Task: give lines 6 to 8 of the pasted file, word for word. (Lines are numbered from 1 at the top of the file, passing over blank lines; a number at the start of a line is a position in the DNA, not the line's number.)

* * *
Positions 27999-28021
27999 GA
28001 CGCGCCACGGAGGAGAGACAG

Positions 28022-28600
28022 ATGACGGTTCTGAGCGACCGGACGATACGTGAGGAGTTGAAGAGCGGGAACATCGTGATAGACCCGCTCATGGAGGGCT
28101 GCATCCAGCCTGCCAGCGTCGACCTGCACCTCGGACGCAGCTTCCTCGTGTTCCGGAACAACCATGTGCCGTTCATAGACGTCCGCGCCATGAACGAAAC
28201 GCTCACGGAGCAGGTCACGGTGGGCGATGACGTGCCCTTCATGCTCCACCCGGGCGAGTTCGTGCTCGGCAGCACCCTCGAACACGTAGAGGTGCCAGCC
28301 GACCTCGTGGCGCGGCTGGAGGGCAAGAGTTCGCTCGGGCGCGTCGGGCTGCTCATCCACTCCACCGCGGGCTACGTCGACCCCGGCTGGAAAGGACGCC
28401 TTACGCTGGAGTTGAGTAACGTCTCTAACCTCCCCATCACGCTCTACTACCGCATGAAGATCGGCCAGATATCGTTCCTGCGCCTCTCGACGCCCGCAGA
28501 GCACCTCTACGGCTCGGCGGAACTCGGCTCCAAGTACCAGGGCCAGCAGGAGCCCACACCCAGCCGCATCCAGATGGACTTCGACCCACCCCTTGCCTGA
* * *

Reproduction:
28101 GCATCCAGCCTGCCAGCGTCGACCTGCACCTCGGACGCAGCTTCCTCGTGTTCCGGAACAACCATGTGCCGTTCATAGACGTCCGCGCCATGAACGAAAC
28201 GCTCACGGAGCAGGTCACGGTGGGCGATGACGTGCCCTTCATGCTCCACCCGGGCGAGTTCGTGCTCGGCAGCACCCTCGAACACGTAGAGGTGCCAGCC
28301 GACCTCGTGGCGCGGCTGGAGGGCAAGAGTTCGCTCGGGCGCGTCGGGCTGCTCATCCACTCCACCGCGGGCTACGTCGACCCCGGCTGGAAAGGACGCC